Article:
The DCT doesn’t care if you decide to bang it down another gear midcorner (in fact it doesn’t “bang” at all or upset the chassis in the least) to make the giant angry goose honk again, but the engine’s so torquey in the middle it’s usually faster to just leave it in the gear you’re in.

Back on the gas, you can count on the DCT to upshift again every time the LCD tachometer that runs around the perimeter of the big single instrument gets to “7”. You’ve got Rain, Standard, Sport and User modes, and once you’ve loaded your chosen levels of power, traction control, engine braking and DCT function into User, it stays that way even after you turn off the ignition.

A real cruiser needs no TFT; everything you need to know is clearly displayed right here, including an easy-to-read tachometer.

Maybe you wanna short-shift? Bink the paddle with your left index finger. Instant shift every time. Earlier DCTs I rode didn’t always downshift when you wanted them to: With the Rebel version, every time I was about to thumb the downshift paddle – be it braking into a corner or coming to a stop – the DCT would do it for me, complete with throttle blip, like it read my mind – sometimes even two rapid downshifts into tight corners.

I like Sport mode, but when you’re just cruising along, it holds gears longer than you want before upshifting. That’s not even a problem, since by now you’re reflexively fingering the upshift paddle. You could switch into Standard or Rain mode to get lower-rpm upshifts and the less aggressive shifting program, but then you’re getting less throttle response too. If you’re just getting started on this bike, that’s probably not a bad thing. Anyway, it’s all easy to figure out even without consulting a millennial, and easy to see on the LCD display.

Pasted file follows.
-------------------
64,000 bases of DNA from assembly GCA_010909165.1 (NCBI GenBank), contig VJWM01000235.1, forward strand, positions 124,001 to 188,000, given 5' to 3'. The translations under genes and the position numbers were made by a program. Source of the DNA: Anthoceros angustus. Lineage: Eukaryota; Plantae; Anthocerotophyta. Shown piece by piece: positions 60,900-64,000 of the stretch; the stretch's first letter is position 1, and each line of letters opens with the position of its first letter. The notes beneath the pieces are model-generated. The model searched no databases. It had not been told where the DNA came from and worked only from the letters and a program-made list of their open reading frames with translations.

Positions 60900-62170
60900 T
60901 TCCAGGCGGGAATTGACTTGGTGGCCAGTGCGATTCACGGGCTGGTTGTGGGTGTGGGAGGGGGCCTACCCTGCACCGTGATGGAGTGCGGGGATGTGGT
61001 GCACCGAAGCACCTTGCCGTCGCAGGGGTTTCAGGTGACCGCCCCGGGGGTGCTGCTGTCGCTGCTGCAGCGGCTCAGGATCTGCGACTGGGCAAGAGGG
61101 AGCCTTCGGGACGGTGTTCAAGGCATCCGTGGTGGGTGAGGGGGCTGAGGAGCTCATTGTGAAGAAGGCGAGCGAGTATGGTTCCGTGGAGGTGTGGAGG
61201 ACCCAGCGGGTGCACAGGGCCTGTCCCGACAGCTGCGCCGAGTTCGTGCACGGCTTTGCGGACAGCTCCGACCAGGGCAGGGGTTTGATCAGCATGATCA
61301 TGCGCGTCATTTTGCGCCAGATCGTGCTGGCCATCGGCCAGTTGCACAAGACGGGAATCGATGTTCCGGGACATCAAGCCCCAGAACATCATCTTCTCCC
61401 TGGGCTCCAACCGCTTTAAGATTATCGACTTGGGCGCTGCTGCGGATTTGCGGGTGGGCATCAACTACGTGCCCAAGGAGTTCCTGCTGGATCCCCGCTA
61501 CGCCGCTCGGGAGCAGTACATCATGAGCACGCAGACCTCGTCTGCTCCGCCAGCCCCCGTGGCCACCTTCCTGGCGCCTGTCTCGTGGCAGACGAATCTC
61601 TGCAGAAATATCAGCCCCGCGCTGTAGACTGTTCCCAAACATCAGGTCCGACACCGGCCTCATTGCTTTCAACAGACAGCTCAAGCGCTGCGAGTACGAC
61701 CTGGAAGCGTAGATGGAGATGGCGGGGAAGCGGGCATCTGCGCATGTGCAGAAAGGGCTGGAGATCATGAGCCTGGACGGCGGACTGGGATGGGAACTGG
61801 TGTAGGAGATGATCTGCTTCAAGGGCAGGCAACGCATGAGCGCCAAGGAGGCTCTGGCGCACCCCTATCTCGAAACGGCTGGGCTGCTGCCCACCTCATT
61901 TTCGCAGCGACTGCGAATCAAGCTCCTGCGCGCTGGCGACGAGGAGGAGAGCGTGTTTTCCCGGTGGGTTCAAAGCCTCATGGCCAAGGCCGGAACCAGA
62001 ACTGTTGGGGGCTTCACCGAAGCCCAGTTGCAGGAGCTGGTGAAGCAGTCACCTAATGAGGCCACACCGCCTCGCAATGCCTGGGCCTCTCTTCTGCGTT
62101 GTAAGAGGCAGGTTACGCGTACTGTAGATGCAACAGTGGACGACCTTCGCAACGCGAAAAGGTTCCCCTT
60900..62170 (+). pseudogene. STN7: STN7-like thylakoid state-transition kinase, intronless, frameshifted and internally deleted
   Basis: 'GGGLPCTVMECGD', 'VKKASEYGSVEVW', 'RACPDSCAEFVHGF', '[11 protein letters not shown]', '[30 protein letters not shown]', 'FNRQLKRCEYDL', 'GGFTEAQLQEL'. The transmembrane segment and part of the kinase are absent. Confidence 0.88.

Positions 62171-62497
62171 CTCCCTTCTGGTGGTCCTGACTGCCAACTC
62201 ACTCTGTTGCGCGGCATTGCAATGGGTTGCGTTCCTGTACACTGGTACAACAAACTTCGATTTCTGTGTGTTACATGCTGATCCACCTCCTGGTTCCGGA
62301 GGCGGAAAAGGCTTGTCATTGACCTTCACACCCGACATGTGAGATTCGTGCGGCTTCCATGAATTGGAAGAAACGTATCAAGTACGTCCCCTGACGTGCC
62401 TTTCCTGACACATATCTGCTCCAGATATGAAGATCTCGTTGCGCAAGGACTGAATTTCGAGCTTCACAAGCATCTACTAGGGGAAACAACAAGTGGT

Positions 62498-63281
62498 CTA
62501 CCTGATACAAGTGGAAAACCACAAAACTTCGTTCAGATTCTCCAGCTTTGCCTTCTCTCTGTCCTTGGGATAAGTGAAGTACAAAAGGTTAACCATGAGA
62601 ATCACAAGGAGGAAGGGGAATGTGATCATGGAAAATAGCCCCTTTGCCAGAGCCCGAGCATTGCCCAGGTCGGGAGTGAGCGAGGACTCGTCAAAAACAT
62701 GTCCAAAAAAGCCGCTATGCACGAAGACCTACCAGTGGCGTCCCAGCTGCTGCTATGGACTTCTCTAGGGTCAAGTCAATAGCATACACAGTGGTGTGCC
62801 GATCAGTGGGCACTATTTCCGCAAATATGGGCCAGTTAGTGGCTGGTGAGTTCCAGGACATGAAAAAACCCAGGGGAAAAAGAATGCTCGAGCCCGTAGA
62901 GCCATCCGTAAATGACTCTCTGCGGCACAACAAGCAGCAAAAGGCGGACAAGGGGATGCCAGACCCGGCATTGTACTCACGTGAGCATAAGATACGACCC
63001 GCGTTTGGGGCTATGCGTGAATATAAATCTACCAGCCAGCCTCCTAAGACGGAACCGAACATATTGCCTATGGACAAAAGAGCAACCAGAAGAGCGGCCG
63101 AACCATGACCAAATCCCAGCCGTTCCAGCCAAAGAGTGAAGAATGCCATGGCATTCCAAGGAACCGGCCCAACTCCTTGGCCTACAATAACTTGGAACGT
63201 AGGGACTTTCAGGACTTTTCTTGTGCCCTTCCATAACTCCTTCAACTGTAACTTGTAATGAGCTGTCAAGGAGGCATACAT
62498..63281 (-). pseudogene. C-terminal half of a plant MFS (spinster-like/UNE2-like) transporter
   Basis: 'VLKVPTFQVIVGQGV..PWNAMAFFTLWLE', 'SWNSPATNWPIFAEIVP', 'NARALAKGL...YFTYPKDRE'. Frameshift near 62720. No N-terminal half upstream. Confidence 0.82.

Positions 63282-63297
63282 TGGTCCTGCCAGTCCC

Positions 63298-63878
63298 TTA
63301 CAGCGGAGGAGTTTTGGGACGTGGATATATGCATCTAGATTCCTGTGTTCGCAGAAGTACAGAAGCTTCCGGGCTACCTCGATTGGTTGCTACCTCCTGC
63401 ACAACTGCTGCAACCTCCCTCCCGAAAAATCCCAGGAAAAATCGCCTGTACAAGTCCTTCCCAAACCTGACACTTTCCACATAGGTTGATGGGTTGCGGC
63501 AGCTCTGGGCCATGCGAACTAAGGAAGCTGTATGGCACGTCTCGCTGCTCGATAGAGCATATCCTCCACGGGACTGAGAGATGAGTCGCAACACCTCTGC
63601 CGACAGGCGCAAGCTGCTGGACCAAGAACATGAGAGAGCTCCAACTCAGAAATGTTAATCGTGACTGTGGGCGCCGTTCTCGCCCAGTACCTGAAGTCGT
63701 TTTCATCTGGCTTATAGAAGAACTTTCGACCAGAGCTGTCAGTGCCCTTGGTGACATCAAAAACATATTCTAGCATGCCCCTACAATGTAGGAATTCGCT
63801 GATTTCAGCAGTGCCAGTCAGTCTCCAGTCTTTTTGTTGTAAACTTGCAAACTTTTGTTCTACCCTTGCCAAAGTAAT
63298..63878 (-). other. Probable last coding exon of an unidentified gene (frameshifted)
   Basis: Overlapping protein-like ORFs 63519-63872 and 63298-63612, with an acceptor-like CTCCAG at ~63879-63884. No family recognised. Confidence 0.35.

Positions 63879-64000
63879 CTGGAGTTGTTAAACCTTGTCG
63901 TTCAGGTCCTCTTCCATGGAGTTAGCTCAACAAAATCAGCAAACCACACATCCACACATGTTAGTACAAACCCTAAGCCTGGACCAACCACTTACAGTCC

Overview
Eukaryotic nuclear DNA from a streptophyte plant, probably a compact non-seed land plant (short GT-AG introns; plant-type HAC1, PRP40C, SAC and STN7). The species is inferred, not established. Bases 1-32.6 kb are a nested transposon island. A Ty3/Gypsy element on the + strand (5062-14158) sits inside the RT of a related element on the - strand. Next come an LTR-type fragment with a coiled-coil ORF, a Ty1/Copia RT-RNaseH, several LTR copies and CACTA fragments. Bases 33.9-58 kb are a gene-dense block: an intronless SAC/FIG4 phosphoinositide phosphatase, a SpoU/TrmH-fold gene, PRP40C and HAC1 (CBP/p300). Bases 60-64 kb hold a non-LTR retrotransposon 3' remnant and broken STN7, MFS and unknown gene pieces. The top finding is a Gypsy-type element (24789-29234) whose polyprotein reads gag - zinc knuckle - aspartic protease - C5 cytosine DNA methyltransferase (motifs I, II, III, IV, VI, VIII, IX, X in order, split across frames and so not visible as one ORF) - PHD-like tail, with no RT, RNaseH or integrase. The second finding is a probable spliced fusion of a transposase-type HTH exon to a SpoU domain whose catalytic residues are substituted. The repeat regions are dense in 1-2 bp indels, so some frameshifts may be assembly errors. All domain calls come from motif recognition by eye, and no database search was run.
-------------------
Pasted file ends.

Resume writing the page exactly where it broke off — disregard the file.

The front brake on our bike is a bit on the spongy side, but still stops the cruiser plenty hard. A nice steel brake line would be a good upgrade. The rear disc’s at least easy to use even with the cruiser ergos, and highly effective.

DCT in short, is awesome 99% of the time. “Additional benefits,” says Honda, “include durability (no damage due to poorly engaged gears), inability to switch off, reduced stress in urban driving, reduced rider fatigue and more concentration on driving in terms of cornering trajectories, braking and acceleration points.” Pretty much spot-on.

Two magic buttons: DCT and cruise control. The paddle shifters are on the left side.

I’m not normally a cruiser guy, but then the Rebel 1100’s not a normal cruiser (neither was the sweet Rebel 500 we tested last year). This one goes around corners like a sportbike when you ask it to, goes as fast as you ever need to go (as long as that’s not faster than 100), and it’s as convenient to run around on as a scooter, thanks to the DCT. You’ll need a cup holder for your coffee somewhere. Naturally, Honda already has nice saddlebags you can order up at time of purchase, along with a bunch of other things including heated grips, a batwingish fairing and windshield, etc.

One of many accessories Honda has lined up to pry a bit more than “less than $10K” out of you.

And the price is right too. Honda says its Rebels 300 and 500 have been big successes.

Maybe there’ll be some aftermarket for this Honda? Vance & Hines already has this slip-on.

But when owners of those bikes want to move up the ladder, they’ve had no choice but to defect to a different brand: 64% of Rebel 300 trade-ins and 73% of Rebel 500 traders moved to “other brands,” Honda laments. Now that the 1100 is here, they’ve got an excellent reason to ride right back to the Honda dealer at trade-in time.

And for $9,999, this one should draw a lot of riders of “other brands” too. (Sounds like by this time next year, there’ll also be a standard style Honda with this engine and DCT for them to look at, probably called something like NT1100.)

There’ve been a lot of unmemorable cruisers to try to remember over the decades, but I’m pretty sure the Rebel 1100 is the most fun I’ve had riding one, by a pretty fair margin. (Is the Triumph Rocket 3 a cruiser?) Whatever category you want to put it in (style without stereotypes, Honda says), it feels like a high-functioning bi-partisan motorcycle even us coastal elites can get behind.